Tag: drug war

Associated Press: Drug War Failing

From an Associated Press story:

After 40 years, the United States’ war on drugs has cost $1 trillion and hundreds of thousands of lives, and for what? Drug use is rampant and violence even more brutal and widespread.  Even U.S. drug czar Gil Kerlikowske concedes the strategy hasn’t worked. “In the grand scheme, it has not been successful,” Kerlikowske told The Associated Press.”

Former Drug Czar John Walters complains, ”To say that all the things that have been done in the war on drugs haven’t made any difference is … saying all the people involved in law enforcment, treatment and prevention have been wasting their time. It’s saying all these people’s work is misguided.” 

Precisely.

Read the whole thing.  More here and here.

Behind Every Law Is Force

That’s one lesson that this video of a drug raid should drive home.

Warning: Graphic Language and Material

In America today, lawmaking is discussed much too casually.  The consequences are not seriously considered.  We allow agencies to issue regulations without having a formal vote in the legislature.  “Too cumbersome.”  Compliance is automatically assumed.  Few want to consider whether the use of brute force can be justified against someone who resists, or the danger that might be created for the innocent who get swept up in investigations.   We now have thousands of rules and regulations on the books.

We suffered through the painful lessons of liquor prohibition, but have been slow to see the parallels in the drug war.  A few years ago, Cato published a report on these paramilitary raids, called Overkill. The author of that study, Radley Balko, has been vigilant about highlighting these raids and dispelling the idea that they are just a few “isolated incidents.”

More on the drug war here.

‘Taking the Rest of His Life Away’

Upon sentencing a 24 year old to 27 years in federal prison on a drug charge, the Federal Judge Alan Bloch lamented, “I was basically taking the rest of his life away.”

Go here to read about that case, which is coming before the Supreme Court for review.  For related Cato scholarship on sentencing, go here and here (pdf).  For Cato work on the drug war, go here.

Drug Violence in Mexico

The apparent drug gang killings of U.S. consular employees this weekend in Juarez, Mexico are a bloody reminder that President Obama is getting the United States involved in yet another war it cannot win. Drug gang killings also occurred in Acapulco, with a total of 50 such fatalities nationwide over the weekend.

Unfortunately, Obama has responded to the latest incident by following the same failed strategy as his predecessors when confronted with drug war losses: a stronger fight against drugs.

Though the deaths are the first in which Mexican drug cartels appear to have so brazenly targeted and killed individuals linked to the U.S. government, illicit drug trade violence has killed some 18,000 people in Mexico since President Calderon came to power in December 2006—more than three times the number of American military personnel deaths in the Iraq and Afghanistan wars combined.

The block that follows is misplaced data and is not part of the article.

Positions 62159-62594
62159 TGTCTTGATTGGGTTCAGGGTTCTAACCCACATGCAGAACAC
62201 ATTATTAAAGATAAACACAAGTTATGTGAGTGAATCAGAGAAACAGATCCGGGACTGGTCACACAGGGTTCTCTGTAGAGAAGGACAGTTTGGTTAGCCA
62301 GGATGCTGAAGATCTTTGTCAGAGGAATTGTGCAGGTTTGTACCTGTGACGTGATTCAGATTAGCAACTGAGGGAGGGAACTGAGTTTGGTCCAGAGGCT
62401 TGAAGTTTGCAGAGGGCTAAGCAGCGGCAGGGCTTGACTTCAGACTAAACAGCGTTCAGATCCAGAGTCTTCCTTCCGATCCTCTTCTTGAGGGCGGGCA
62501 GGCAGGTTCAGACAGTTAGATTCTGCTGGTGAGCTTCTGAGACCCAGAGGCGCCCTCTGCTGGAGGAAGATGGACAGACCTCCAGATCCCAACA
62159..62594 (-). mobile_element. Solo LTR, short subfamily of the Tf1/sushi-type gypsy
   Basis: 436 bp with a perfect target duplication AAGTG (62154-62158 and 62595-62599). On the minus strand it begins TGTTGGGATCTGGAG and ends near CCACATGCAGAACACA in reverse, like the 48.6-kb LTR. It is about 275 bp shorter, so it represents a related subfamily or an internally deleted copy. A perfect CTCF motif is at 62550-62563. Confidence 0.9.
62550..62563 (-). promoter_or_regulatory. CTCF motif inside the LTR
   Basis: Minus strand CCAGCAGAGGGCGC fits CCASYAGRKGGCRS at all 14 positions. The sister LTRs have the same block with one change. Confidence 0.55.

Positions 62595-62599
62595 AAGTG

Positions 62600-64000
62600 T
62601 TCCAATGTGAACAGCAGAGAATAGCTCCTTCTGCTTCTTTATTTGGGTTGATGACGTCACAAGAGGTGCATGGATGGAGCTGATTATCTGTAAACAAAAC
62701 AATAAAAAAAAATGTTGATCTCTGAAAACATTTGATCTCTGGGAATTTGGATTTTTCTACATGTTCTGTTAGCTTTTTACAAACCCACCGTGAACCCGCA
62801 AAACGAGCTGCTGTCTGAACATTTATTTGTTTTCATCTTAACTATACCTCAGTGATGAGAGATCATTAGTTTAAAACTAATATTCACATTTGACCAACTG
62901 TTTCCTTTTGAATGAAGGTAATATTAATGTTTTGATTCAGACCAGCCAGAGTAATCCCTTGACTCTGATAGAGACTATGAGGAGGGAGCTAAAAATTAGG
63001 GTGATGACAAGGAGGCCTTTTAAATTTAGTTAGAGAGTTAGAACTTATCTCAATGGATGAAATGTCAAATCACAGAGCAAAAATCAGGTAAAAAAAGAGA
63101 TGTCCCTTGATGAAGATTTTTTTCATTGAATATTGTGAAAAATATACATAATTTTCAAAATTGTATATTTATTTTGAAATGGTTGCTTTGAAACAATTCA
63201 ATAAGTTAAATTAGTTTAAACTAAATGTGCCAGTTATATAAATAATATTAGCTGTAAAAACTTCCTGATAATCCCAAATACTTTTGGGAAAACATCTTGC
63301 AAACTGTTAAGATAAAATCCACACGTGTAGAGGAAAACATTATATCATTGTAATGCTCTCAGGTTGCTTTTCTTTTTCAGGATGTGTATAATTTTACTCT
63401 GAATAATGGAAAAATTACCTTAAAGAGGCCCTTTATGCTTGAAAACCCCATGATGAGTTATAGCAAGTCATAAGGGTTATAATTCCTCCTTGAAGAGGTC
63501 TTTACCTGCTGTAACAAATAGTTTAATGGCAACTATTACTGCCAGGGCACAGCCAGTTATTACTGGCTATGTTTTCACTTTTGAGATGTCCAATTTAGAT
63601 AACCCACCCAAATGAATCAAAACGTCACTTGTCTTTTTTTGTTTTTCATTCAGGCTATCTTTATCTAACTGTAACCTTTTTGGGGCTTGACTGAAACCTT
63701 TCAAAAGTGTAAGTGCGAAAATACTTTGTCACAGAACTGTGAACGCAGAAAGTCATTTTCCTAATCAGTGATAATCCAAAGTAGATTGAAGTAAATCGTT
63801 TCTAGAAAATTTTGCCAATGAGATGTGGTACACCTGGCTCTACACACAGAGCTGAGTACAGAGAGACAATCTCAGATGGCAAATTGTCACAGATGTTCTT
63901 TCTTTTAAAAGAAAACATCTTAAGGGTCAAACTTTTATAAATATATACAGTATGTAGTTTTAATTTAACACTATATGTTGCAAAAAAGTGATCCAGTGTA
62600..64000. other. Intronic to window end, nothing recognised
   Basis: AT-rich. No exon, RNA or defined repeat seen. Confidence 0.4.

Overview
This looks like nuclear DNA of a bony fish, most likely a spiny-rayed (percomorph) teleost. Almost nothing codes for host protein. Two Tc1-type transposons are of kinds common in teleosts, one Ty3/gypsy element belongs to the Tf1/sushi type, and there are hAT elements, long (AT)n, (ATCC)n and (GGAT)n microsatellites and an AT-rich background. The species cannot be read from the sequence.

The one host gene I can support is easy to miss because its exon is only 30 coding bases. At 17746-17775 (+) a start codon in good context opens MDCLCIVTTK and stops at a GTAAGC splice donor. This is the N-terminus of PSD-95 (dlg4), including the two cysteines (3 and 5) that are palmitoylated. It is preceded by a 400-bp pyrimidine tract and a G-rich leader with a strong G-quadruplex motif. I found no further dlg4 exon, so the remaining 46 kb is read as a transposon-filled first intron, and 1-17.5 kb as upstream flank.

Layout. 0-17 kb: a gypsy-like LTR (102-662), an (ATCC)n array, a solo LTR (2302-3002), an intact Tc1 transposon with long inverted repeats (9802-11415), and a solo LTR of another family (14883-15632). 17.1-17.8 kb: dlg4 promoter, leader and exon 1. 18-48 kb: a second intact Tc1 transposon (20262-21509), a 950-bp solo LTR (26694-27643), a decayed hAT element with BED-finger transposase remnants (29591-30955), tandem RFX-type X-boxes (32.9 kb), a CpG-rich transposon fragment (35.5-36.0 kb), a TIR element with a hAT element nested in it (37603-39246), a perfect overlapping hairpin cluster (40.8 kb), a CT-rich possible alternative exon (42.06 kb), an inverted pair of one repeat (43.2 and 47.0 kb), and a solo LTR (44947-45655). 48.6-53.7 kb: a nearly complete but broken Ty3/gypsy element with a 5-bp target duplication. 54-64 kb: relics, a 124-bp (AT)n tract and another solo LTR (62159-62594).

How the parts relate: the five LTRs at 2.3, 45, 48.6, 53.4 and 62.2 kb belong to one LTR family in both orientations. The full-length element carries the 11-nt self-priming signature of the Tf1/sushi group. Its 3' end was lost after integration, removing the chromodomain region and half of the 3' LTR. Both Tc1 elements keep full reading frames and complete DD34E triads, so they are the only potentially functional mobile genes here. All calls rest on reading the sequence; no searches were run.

The carnage only shot up after Calderon declared an all-out war on drug trafficking upon taking office. After more than three years, the policy has failed to reduce drug trafficking or production, but it is weakening the institutions of Mexican democracy and civil society through corruption and bloodshed, which are the predictable products of prohibition.

The 29 people killed in drug-related violence this weekend in a 24 hour period in the state of Guerrero sets a dubious record for a Mexican state. And an increasing number of Mexicans, including former Mexican Foreign Minister Jorge Castañeda, are calling for a thorough rethinking of anti-drug policy in Mexico and the United States that includes legalization. Legalization would significantly reduce drug cartel revenue and put an end to an enormous black market and the social pathologies that it creates.

A Dubious Record in Mexico’s Drug War

In 2008, there were some 6,300 drug war killings in Mexico, double that of the previous year. El Universal newspaper in Mexico reports that deaths related to the drug war have just surpassed 7,000 since the beginning of 2009, with more than 1000 of those homicides in the last 48 days. That’s a daily rate of 21.3 deaths for the year.

Drug traffickers have long operated in Mexico, but the rise in drug violence is a direct result of President Calderon’s all out war on the drug trade, which he announced upon coming into office December 2006. Annual drug war deaths have more than tripled since then. As Washington starts to spend the bulk of the $1.3 billion Merida Initiative to help Mexico fight drugs (Washington has spent $24 million so far), we can expect the violence to continue increasing. (For a review of Mexico’s futile war on drugs, see Ted Carpenter’s study.)

Fact-checking Drug Czar Barry McCaffrey

I appeared on the CNN program Lou Dobbs Tonight last Thursday (Oct. 22) to discuss the medical marijuana issue and the drug war in general.  There were two other guests: Peter Moskos from John Jay College and the organization Law Enforcement Against Prohibition (LEAP) and Barry McCaffrey, retired General of the U.S. Army and former “Drug Czar” under President Bill Clinton.

I was really astonished by the doubletalk coming from McCaffrey.  Watch the clip below and then I’ll explain two of the worst examples so you can come to your own conclusions about this guy.

Doubletalk: Example One:

Tim Lynch: “Some states have changed their marijuana laws to allow patients who are suffering from cancer and AIDS–people who want to use marijuana for medical reasons–they’re exempt from the law. But there’s a clash between the laws of the state governments and the federal government. The federal government has come in and said, ‘We’re going to threaten people with federal prosecution, bring them into federal court.’ And what the [new memo from the Obama Justice Department] does this week is change federal policy. Basically, Attorney General Eric Holder is saying, ‘Look, for people, genuine patients–people suffering from cancer, people suffering from AIDS–these people are now off limits to federal prosecutors.’ It’s a very small step in the direction of reform.”